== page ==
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Proceedings Paper

A comparison of uranium oxide and nickle as single-layer reflectors from 2.7 to 11.6 nm
Author(s): Richard L. Sandberg; David D. Allred; J. E. Johnson; R. Steven Turley
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Paper Abstract

We present the measured reflectances (Beamline 6.3.2, ALS at LBNL) of naturally oxidized uranium and naturally oxidized nickel thin films from 2.7 to 11.6 nm at 5°, 10°, and 15° grazing incidence. These show that uranium, as UO2, can fulfill its promise as the highest known single surface reflector for this portion of the soft x-ray region, being nearly twice as reflective as nickel in the 5-10 nm region. This is due to its large index of refraction coupled with low absorption. Nickel is commonly used in soft x-ray applications in astronomy and synchrotrons. (Its reflectance at 10° exceeds that of Au and Ir for most of this range.) We prepared uranium and nickel thin films via DC-magnetron sputtering of a depleted U target and resistive heating evaporation respectively. Ambient oxidation quickly brought the U sample to UO2 (total thickness about 30 nm). The nickel sample (50 nm) also acquired a thin native oxide coating (<2nm). Though the density of U in UO2 is only half of the metal, its reflectance is high and it is relatively stable against further changes. There are important discrepancies between UO2’s actual reflectance with those predicted by the atomic scattering factor model indicative of the need to determine the actual constants of UO2.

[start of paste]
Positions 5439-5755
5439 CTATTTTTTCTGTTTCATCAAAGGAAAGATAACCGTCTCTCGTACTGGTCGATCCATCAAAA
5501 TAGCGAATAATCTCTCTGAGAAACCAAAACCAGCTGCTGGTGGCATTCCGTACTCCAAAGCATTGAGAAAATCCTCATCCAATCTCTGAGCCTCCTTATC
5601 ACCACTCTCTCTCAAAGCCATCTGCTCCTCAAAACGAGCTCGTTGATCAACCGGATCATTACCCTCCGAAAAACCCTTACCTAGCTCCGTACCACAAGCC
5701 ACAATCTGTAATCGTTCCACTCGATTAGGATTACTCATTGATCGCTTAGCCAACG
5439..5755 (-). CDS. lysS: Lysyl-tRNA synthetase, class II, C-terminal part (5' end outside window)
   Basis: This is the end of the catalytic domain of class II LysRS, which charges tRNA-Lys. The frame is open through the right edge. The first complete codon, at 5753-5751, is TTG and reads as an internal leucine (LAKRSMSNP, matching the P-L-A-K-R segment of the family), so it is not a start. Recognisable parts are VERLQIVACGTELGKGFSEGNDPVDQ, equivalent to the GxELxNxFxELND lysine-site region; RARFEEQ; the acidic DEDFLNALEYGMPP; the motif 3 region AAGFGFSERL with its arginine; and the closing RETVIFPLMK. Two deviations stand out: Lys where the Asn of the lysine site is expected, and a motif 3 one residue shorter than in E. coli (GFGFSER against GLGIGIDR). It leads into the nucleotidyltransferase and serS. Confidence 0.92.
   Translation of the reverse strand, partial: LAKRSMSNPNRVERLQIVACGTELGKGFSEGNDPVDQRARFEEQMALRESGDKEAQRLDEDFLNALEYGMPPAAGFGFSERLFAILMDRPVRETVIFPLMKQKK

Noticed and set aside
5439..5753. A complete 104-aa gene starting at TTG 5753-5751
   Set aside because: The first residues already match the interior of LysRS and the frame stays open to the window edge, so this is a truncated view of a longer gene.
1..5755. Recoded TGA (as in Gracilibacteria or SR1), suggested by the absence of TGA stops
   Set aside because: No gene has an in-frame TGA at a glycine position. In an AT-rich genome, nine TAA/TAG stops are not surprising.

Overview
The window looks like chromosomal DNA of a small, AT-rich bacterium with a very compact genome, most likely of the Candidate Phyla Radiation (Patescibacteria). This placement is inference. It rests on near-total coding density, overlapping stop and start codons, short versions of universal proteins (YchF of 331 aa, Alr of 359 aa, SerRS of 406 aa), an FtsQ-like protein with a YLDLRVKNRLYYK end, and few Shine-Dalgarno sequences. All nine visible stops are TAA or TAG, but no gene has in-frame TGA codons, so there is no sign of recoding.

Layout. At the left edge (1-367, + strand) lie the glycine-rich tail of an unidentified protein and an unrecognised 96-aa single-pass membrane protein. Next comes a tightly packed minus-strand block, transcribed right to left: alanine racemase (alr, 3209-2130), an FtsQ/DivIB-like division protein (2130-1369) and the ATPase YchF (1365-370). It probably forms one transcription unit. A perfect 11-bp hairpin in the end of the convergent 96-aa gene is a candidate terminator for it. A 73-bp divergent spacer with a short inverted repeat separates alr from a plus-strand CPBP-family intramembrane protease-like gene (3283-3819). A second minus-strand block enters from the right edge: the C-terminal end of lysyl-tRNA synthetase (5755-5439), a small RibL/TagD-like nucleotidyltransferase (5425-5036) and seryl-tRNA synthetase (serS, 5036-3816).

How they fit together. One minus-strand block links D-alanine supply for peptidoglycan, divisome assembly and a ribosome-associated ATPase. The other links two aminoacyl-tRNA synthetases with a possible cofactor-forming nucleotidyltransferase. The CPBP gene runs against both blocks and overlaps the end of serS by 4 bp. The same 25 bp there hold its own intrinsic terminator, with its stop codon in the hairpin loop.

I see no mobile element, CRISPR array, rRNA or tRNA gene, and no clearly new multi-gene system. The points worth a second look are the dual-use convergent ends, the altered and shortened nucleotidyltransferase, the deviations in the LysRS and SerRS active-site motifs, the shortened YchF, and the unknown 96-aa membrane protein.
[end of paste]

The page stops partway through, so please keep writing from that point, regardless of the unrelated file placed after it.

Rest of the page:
Paper Details

Date Published: 13 January 2004
PDF: 13 pages
Proc. SPIE 5193, Advances in Mirror Technology for X-Ray, EUV Lithography, Laser, and Other Applications, (13 January 2004); doi: 10.1117/12.523478
Show Author Affiliations
Richard L. Sandberg, Brigham Young Univ. (United States)
David D. Allred, Brigham Young Univ. (United States)
J. E. Johnson, Brigham Young Univ. (United States)
R. Steven Turley, Brigham Young Univ. (United States)


Published in SPIE Proceedings Vol. 5193:
Advances in Mirror Technology for X-Ray, EUV Lithography, Laser, and Other Applications
Ali M. Khounsary; Udo Dinger; Kazuya Ota, Editor(s)

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